Friday, January 24, 2014

To My Father, on the Occasion of His 70th Birthday

My father and grandfather: Theodore C. Rasmussen III (l) and II (r), 1945.

When I was growing up, my grandfather gave me books: on my birthday, for Christmas, when we visited him and my grandmother at their house on Blossom Hill, in Lancaster. He was not alone in doing so. My great-aunt was a librarian, and a reader of novels, and she, too, gave me books, many books; starting with children's classics and working up, over the years, to various sorts of dictionaries, thesauri, and other volumes in support of my growing interest in writing. The books my grandfather gave were different.

First, they were from his own collection, and even then I perceived a powerful magic about the transaction: passing on books--vessels of knowledge--that reflected not only my grandfather's myriad interests but also his life journey, his self-education. A Conrad Argosy, Henry Miller's The Books in My Life, anything by Somerset Maugham.

Second, the books always were inscribed, in my grandfather's steady hand, in pencil. Invariably, they began with some version of "To Ryan, on the occasion of his 12th birthday," followed by an anecdote about the book's acquisition or (more interesting) Charles Doughty's exploits in the desert or how my grandfather met Henry Miller (twice!), and at last his signature: "Grandpa Alex."

Berlin, 1950s.
The thing that impressed me then, if I could have articulated it, was the experience of being made to feel special. The day was my day, and here, separate from the usual wrapped gifts, was something genuine and ineffable. It was a generational transmission, and it was significant that it came from outside the circle of my immediate family. There was mystery about the gift, always, something old and weighty, for there was no way I could conceive of what volume my grandfather would deem appropriate for the occasion. Besides, my grandfather, who was actually my father's stepfather, was difficult to know, according to both family consensus and my own vantage point of youthful timidity, and probably just plain difficult. But I felt special all the same, tended to, the chosen bearer of ancient lore. My grandfather could not have given anything finer.

I was of a generation, as many before and all since, that did not undergo a particular rite of passage. There was no common, widespread way of preparing a boy for manhood. I feel fortunate, at least, to have been the recipient of the material stuff of accumulated wisdom, doled out at odd intervals.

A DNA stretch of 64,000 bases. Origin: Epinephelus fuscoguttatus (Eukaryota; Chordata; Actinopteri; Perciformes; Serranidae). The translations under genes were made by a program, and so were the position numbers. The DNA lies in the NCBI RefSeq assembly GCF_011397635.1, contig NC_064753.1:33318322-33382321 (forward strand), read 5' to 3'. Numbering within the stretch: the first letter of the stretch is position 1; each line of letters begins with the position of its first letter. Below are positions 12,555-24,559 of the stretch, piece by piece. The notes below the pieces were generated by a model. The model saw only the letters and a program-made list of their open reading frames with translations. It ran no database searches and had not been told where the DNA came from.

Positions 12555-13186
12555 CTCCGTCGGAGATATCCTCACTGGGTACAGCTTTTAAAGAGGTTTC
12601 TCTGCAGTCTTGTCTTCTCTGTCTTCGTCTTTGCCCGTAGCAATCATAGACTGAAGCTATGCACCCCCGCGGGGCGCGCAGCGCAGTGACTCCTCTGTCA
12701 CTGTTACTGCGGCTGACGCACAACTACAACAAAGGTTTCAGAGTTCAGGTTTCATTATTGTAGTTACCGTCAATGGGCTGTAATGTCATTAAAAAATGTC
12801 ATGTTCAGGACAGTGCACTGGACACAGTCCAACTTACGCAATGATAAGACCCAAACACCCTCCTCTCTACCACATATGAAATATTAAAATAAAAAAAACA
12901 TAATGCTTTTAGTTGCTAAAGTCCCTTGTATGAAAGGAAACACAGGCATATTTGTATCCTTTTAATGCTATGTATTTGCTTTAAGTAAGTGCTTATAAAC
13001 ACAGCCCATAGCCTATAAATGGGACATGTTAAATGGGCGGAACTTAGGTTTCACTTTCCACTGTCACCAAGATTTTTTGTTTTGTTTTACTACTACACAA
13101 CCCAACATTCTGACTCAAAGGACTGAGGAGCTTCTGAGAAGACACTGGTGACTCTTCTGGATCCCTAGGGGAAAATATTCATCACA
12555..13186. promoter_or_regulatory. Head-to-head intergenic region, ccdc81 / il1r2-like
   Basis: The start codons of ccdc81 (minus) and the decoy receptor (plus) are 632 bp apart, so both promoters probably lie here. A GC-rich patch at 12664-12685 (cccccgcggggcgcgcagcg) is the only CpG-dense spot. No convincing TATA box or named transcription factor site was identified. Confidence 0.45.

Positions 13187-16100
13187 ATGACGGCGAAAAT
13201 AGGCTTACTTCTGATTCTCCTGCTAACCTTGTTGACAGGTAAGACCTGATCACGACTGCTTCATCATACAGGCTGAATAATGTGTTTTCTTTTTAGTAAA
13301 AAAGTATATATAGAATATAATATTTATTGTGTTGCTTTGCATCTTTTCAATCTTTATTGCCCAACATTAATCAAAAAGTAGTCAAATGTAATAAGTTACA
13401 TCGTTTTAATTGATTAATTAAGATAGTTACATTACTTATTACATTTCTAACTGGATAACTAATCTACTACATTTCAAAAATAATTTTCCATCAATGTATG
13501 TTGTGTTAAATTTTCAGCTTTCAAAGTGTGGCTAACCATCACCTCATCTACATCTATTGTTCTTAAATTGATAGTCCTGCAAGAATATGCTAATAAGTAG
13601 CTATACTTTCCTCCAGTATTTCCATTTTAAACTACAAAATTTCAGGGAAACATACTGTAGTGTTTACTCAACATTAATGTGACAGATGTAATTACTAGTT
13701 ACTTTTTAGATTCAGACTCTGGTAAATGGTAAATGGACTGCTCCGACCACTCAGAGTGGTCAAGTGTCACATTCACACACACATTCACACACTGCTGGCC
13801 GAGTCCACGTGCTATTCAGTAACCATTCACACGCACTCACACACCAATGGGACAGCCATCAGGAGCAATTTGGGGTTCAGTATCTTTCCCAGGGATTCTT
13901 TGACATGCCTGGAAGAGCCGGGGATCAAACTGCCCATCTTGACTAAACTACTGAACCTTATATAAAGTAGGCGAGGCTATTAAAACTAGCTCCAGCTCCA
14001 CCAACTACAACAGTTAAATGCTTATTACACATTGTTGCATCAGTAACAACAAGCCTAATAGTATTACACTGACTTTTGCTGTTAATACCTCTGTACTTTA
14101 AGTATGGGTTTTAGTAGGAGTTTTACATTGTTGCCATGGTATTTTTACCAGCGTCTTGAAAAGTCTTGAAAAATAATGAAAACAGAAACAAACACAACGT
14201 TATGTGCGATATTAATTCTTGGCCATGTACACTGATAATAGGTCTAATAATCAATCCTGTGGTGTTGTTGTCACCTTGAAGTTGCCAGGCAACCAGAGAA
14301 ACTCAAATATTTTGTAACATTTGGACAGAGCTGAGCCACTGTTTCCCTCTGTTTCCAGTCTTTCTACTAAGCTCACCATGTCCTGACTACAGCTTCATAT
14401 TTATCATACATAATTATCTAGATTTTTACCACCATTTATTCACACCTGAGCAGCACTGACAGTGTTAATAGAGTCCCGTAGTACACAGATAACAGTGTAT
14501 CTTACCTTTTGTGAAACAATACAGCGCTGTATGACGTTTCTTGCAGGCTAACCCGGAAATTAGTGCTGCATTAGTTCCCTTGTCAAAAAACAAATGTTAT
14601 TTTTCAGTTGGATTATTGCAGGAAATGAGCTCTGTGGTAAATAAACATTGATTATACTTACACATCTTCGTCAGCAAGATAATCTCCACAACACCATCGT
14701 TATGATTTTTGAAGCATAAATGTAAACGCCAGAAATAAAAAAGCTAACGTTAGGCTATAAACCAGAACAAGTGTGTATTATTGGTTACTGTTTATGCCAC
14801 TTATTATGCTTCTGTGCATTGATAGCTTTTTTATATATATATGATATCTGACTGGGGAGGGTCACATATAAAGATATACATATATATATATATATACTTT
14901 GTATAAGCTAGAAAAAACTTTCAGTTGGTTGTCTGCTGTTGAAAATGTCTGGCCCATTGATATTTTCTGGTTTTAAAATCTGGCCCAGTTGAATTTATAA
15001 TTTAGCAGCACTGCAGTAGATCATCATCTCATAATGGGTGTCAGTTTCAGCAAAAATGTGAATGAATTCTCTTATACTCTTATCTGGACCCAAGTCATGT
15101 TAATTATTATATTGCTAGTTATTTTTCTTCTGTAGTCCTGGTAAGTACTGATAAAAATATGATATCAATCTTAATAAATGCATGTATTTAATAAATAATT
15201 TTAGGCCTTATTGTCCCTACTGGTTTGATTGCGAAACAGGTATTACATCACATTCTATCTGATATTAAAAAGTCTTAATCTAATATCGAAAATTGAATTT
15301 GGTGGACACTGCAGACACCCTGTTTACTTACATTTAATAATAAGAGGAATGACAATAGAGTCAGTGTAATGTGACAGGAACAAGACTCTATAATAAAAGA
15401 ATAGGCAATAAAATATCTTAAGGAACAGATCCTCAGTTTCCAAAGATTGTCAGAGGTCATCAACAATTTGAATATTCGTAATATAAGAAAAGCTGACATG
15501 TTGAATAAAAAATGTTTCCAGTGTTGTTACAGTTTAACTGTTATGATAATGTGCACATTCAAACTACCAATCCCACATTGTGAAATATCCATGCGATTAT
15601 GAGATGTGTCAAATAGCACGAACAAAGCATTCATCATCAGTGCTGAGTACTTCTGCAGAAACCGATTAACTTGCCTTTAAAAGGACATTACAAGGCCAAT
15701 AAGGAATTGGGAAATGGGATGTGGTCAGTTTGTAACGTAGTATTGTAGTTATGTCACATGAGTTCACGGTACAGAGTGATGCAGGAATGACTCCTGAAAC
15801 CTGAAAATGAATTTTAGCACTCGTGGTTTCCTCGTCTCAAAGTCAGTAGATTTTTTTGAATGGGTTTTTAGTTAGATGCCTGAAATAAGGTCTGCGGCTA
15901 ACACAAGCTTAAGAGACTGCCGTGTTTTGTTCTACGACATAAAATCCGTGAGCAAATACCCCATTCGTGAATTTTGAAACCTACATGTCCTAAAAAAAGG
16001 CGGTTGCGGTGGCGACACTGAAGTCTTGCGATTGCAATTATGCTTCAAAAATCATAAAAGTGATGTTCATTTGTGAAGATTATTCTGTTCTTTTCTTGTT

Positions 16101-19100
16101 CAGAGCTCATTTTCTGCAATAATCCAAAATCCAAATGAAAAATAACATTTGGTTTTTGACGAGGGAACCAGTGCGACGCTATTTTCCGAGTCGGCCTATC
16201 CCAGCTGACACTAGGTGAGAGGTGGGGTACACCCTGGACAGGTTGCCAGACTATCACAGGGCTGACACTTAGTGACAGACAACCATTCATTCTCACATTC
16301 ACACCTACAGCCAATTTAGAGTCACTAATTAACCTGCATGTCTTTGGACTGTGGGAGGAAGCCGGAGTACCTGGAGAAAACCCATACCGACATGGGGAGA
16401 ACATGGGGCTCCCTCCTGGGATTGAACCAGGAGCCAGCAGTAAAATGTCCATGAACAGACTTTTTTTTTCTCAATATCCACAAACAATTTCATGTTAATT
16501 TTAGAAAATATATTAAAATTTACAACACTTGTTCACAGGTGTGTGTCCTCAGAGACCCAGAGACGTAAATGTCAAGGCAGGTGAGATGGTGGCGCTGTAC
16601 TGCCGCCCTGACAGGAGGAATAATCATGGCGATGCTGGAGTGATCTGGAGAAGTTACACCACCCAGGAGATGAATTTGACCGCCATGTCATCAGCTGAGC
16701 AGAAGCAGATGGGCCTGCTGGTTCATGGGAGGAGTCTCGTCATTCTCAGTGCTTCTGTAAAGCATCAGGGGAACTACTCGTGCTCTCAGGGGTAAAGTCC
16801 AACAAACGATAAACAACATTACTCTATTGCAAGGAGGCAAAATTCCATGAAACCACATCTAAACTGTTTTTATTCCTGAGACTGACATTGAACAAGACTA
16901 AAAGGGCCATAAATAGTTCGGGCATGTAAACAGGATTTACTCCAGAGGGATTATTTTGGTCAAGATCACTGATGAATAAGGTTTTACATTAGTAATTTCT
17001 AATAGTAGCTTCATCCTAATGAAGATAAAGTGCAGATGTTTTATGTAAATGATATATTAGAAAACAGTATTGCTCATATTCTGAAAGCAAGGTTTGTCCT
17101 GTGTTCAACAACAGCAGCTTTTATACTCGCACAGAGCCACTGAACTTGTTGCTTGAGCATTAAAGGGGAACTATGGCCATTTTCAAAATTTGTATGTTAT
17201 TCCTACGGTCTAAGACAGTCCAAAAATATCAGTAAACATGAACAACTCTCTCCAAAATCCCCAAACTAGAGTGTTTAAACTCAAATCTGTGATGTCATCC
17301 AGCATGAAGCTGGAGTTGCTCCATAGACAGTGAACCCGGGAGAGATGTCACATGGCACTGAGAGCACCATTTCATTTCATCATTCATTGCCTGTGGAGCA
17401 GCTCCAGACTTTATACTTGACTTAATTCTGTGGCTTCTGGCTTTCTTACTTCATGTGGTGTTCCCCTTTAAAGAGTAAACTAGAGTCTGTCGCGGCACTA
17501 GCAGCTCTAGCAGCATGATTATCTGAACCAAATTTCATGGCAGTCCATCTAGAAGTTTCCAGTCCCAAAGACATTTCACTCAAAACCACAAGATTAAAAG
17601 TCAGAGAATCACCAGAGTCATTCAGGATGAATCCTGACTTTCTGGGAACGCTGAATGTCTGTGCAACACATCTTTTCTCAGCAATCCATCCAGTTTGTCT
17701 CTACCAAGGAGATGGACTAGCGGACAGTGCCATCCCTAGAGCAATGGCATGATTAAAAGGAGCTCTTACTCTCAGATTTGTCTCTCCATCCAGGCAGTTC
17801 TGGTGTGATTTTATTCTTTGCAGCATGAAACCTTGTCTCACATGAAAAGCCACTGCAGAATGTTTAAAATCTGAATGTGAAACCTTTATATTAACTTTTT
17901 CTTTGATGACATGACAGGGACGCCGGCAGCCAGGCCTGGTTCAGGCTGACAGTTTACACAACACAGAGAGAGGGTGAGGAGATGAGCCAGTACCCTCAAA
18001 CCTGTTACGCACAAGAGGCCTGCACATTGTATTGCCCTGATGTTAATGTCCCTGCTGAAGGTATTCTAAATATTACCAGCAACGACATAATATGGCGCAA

Today, the day my dad turns 70, I have the temerity to offer an inscription of my own, hastily scrawled, as I reflect on what it means to be a son, to receive the inheritance of manhood, and how and whether we can ever know our father, our many fathers all the way back. I cannot claim to possess special knowledge or hard-won wisdom, or at least anything worthy to be passed on to my father. Indeed, it seems such gifts can only ever be passed down, not up.

What, then, can I give? What do you give the man who, truly, has it all? What can I offer here besides the literary equivalent of ties, sweaters, and novelty items?

I think, today, I can offer only this: a story. Not even that: a moment. Recently, my sister came across an old photograph of my father. It's 1945. He's one year old, and standing with his father, my grandfather, Theodore C. Rasmussen II. This photograph stunned me. For I never knew this grandfather; he died several years before I was born. I know only facts: Captain in the U.S. Army, black belt in judo, survived a machine-gun burst, could lift a chair off the ground by grasping one leg while lying flat on his chest, divorced my grandmother, remarried and started a new family in South Carolina, died of throat cancer. I look at the photograph, at this unknown man, and in his face I see my own looking back at me. I can only marvel at this ageless and constant thing, this . . . Rasmussen-ness, that is expressed in a series of bodies through time.

I wonder at the "otherness" of my father, his me-ness and not-me-ness, or perhaps it's my him-ness and not-him-ness. And I wonder: How does my son know me? How will he come to know himself? What faces will stare at him?

.     .     .

Fortunately, my father was not entirely mysterious. I am aware of what he gave me. A sense of pride in my work. A sense of the cosmic. A love of what my mother terms "blood-and-guts movies." An appreciation of human frailty, and of physical strength. The capacity, as Robert Bly calls it, to shudder. He gave me books, too, at critical moments. Two in particular stand out. When I was eight (and he 36), he gave me The Empire Strikes Back Sketchbook. It was a turning point in helping me discover that films didn't just happen. They were written, designed, made. Four years later I received a copy of Dune (bearing the inscription, in my dad's perfect architectural lettering, "SHOOT FOR THE STARS, RYAN!"). Neither book was expected let alone asked for, and their arrival seemed auspicious.

Mount Victoria, Wellington, December 2012.

Churchill Park, Seatoun, Wellington, January 2013.

Thanks, Dad.


P.S. Early this morning--it was still "dark morning" as we call it--Hawk awoke and climbed onto me and said, "I really like the stories of your childhood, because it gives me the ideas of what I might do." And then he dashed into the dining room to wait for his father to get up and cook his breakfast.

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